Have you ever found your Linux server running out of disk space, only to discover a single log file taking up gigabytes of storage?
Well, I have 😅. Recently, in one of the servers I'm managing, I detected a 5 GB
(and steadily increasing)
Turned out to be an issue with an incomplete removal of a hosting control panel tool that was causing the log file to be written to every second.
After fixing the issue that was causing this non-stop growth of the log, I began looking for a way to reliably get the disk space back.
I had a sneaky suspicion that simply
rm'ing and recreating the file
would not be such a great idea.
Turns out my hunch was right. My investigation led me to learn that when a process opens a file - either for read or write, it's actually holding a handle to that file's inode.
inode is a Linux filesystem data structure that's assigned to each created file. Its purpose is to store various metadata about the file.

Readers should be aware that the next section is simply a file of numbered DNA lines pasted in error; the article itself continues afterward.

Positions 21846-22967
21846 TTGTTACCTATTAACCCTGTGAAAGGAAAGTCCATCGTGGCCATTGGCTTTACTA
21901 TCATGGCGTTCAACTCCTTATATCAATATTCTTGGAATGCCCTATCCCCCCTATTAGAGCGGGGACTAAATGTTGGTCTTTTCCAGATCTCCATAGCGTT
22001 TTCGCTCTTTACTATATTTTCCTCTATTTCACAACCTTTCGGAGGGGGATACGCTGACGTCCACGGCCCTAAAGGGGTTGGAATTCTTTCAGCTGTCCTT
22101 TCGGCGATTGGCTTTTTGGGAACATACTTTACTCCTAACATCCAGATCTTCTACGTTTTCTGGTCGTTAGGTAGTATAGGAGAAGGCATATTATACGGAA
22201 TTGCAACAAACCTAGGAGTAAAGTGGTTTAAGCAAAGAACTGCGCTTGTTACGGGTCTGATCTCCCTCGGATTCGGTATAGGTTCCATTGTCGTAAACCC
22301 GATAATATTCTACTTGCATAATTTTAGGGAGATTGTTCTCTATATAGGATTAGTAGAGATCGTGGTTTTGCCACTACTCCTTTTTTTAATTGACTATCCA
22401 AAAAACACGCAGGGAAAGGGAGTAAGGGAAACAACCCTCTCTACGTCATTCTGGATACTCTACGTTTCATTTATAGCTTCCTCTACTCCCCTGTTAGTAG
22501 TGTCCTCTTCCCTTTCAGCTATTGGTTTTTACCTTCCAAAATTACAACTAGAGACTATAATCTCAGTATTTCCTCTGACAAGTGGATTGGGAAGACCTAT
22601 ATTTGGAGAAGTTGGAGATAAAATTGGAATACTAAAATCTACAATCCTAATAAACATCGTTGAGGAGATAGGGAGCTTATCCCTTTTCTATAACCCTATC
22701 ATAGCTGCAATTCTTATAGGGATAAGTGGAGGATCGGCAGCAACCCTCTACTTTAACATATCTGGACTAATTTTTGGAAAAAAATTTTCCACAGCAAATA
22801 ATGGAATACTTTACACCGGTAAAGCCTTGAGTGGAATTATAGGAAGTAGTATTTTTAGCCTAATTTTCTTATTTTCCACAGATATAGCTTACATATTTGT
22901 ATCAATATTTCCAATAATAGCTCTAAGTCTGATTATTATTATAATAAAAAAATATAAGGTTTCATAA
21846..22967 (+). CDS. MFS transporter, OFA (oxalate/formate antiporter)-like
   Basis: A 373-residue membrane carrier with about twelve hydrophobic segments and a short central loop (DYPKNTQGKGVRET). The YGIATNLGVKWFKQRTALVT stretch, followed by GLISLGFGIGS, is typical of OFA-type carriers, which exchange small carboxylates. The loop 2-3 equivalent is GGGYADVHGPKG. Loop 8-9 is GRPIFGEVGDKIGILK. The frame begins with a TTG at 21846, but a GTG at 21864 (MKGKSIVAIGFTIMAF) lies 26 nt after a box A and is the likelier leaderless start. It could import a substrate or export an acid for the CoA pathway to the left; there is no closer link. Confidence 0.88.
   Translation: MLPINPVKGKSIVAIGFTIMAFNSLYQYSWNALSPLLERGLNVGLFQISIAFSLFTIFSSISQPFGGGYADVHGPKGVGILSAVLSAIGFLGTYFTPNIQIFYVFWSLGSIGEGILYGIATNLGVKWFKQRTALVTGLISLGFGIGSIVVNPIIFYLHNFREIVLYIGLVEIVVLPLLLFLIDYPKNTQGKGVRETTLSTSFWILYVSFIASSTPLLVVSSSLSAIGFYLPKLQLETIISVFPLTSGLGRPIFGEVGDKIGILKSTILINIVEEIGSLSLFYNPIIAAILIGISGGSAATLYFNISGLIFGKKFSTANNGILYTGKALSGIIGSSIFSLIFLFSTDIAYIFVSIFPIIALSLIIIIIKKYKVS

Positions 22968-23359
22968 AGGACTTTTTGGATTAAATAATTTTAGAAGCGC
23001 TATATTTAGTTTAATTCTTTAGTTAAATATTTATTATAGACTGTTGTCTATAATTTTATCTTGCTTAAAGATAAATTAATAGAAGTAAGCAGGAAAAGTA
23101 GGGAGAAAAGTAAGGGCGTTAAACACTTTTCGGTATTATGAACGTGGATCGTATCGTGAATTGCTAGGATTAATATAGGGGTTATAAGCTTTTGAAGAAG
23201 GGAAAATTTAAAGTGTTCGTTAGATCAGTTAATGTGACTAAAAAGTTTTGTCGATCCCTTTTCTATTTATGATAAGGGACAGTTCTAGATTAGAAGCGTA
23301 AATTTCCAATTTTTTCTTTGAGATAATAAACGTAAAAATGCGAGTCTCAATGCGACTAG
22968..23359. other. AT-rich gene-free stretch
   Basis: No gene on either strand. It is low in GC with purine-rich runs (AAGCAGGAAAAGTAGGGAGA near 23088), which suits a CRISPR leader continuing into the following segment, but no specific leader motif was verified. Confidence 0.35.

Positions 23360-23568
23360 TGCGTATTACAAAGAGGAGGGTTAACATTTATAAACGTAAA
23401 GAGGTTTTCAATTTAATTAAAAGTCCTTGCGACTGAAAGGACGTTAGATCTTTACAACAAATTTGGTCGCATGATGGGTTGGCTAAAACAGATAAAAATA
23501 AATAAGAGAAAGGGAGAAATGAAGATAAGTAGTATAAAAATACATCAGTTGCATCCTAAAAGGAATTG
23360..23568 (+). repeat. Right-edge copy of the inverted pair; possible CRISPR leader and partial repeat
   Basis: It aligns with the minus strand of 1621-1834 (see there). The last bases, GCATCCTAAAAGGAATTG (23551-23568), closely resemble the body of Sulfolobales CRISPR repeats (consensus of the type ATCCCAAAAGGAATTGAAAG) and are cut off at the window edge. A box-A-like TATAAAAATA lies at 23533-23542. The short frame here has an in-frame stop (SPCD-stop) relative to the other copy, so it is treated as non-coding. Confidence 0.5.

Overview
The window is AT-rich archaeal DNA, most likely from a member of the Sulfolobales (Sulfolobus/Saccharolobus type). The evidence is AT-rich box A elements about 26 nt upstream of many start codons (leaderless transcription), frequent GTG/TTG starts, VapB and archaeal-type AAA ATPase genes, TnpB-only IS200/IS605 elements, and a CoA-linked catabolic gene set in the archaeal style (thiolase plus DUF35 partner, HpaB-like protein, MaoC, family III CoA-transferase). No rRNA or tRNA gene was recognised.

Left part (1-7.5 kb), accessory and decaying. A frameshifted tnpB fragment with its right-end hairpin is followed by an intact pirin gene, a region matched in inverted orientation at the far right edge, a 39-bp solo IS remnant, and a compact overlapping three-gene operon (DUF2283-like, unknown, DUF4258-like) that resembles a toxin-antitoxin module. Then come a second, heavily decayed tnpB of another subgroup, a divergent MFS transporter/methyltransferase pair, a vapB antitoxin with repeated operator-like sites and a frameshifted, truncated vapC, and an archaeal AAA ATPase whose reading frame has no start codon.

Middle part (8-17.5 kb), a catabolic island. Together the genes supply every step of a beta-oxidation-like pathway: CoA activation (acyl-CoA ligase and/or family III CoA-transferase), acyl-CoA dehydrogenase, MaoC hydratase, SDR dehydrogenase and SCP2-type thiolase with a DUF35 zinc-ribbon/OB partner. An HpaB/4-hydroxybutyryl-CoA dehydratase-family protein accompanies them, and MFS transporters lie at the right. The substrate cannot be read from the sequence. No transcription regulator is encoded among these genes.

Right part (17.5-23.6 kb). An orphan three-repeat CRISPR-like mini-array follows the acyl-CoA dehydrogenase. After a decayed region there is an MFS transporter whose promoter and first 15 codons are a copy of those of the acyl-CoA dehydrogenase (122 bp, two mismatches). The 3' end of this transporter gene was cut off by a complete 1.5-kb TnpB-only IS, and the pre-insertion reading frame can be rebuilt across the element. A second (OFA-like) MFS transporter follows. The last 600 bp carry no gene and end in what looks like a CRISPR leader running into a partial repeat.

If the file gets deleted by a different process, this may cause other programs that reference that inode to malfunction. Also, the disk space is not freed up until processes close their handle on it.
Moreover, file ownership and permissions will most likely get messed up, as the newly created file won't have the same inode as the deleted file.
Ok, so deleting and recreating the log file is not a viable solution. What can we do instead to free up that disk space?
We need to truncate the contents of the file, while its inode remains the same. In other words, we need to clear the contents of the file without deleting it.
Manually editing the file is not clean solution a at all. What if the file gets written to by another process while we're editing it?
To truncate the log file we can rely on Linux's standard output redirect operator to redirect the output of nothing to the file:
Or, we can use command
truncate, which truncates the file to a precise length
truncate -s 0 /var/log/maillog
Truncating a file is also much faster than deleting the file, recreating it, and setting the correct ownership and permissions.
Before we wrap up, it's important to bring up the topic of log rotation.
In a more critical/production scenario, you may need to store the logs for
archive. Log rotation helps us achieve this, by renaming and compressing old log
files, making them ready to be backed up.
logrotate is the Linux tool that
achieves precisely this.
After you've backed up a rotated log file, it's fine to just remove it and gain that disk space back.